7 Comments

  1. Posted November 15, 2013 at 12:12 pm | Permalink

    Wonderful tour! Thank you for sharing your farmden.

    I can sympathize with the statement, “I can’t plant any more.” My 4-year-old claims I’ve taken up all the space in our yard with fruit trees. I point out that the back yard is still 2/3 grass, but yes, the front yard is completely planted with fruit. I promised him I wouldn’t plant any more trees until spring. I “need” a quince tree and a European pear, and I get to spend the winter researching and planning. (Disease resistance, flavor, suitable for processing since I enjoy preserving the fruit.) So, I get to re-read nearly all your books!

  2. Posted November 16, 2013 at 12:37 pm | Permalink

    I need to plant a quince also. It’s one of the few fruits I’ve never grown. I have the space (2 1/2 acres) but can’t figure out a good/meaningful place to plant one.

  3. Posted November 16, 2013 at 6:40 pm | Permalink

    You are up in New Paltz, right? I didn’t know you could grow some of those fruits …I thought it would be too cold. I live in Jay , NY, and we are zone 4. I just planted 10 fruit trees and 10 fruiting bushes and I will be rereading your books, too, over this winter to see where I can add…I “need” grapes as well!!!

  4. Posted November 22, 2013 at 11:48 am | Permalink

    Oh thank you Lee,
    this is a wonderful tour of your garden, I really loved that!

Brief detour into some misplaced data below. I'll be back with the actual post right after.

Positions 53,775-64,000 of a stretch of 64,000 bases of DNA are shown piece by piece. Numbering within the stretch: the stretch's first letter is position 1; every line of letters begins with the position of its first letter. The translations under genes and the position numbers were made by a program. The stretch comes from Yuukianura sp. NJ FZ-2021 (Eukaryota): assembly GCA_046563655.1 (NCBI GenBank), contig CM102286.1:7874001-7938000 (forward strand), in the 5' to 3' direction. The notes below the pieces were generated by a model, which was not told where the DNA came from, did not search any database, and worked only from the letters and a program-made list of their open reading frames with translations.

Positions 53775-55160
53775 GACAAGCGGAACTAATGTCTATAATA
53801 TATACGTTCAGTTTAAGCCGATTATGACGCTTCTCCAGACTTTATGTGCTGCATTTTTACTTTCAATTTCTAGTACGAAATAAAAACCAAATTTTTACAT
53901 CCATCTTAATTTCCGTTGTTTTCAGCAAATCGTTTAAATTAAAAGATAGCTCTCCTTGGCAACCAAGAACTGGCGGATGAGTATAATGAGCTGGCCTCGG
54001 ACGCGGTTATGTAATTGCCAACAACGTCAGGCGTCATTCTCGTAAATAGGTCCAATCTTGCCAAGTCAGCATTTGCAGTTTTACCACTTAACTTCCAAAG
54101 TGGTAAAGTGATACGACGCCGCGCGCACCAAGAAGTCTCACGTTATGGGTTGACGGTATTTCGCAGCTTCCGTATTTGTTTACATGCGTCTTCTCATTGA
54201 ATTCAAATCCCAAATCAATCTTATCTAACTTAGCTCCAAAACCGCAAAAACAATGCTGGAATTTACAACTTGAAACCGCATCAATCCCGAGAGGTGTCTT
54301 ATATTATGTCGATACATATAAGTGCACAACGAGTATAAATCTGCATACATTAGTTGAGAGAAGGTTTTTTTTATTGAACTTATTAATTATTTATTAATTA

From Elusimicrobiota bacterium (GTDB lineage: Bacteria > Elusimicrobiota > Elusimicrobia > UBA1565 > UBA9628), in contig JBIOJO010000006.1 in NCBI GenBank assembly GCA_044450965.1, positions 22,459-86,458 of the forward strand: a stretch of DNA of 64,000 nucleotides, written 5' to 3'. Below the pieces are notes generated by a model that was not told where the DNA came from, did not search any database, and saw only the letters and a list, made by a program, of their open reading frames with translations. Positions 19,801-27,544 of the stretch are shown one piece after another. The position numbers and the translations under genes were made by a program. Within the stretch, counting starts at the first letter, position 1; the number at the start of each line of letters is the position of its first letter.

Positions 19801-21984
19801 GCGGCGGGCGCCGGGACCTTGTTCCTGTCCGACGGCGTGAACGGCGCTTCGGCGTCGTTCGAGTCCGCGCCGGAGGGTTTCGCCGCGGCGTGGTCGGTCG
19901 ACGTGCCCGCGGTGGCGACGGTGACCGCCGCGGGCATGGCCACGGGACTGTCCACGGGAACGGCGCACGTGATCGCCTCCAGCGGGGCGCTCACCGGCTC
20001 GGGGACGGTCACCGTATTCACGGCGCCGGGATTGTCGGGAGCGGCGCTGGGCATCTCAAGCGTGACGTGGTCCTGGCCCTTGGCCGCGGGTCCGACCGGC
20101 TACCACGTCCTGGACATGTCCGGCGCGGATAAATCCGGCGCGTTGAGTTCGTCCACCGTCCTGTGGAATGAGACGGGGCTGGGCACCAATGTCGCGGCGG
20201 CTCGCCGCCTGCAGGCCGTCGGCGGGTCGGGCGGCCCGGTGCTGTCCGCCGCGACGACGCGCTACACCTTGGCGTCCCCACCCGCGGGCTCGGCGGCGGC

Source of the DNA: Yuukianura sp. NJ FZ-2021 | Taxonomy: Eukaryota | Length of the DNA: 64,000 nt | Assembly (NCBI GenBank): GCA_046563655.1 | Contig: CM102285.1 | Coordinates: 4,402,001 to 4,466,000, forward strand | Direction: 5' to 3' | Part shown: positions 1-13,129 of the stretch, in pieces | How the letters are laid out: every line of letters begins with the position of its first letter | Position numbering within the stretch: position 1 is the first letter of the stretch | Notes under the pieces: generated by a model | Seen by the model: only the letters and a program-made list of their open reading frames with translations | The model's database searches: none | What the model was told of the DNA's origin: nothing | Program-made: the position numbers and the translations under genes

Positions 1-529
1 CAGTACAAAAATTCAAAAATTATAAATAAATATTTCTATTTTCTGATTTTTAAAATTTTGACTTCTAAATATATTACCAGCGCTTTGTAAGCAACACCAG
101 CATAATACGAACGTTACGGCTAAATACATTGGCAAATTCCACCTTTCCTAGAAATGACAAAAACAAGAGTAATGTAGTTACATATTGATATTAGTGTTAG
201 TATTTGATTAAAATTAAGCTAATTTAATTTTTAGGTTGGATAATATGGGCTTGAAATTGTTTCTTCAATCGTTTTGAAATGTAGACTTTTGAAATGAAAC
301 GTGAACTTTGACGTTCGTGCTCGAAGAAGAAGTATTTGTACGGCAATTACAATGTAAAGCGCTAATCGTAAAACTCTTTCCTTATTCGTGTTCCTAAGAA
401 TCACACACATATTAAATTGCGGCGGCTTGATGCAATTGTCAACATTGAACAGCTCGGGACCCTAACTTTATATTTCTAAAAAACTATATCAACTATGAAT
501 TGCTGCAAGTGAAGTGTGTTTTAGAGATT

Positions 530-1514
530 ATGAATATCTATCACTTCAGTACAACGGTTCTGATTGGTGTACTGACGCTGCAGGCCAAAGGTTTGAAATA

Cheers!

  5. Posted November 25, 2013 at 10:20 pm | Permalink

    Thanks a lot Lee for your interesting practice. We have lot of leaves in Nepal. I am associated with FoST. FoST has been involved in providing training and disseminating biochar made from all sorts of dried green wastes, no matter they are from farm as crop residues or forest wastes to improve the soil fertility, carbon sequestration, water retaining and more growth. Thanks again, Sanu Kaji, FoST, fost@ntc.net.np

    • Posted November 26, 2013 at 4:37 pm | Permalink

      As I have written in past posts (December 14, 2012, for instance), I have my doubts over a given organic material doing more good as biochar rather than as material added directly to the soil or compost pile. The only advantage of biochar seems to be carbon sequestration, but part of the benefit of organic materials is that they feed soil organisms, which releases nutrients, fights pathogens, etc. It is in the feeding of these organisms that carbon (as carbon dioxide) is released from organic materials. Do we really want to avoid this release?

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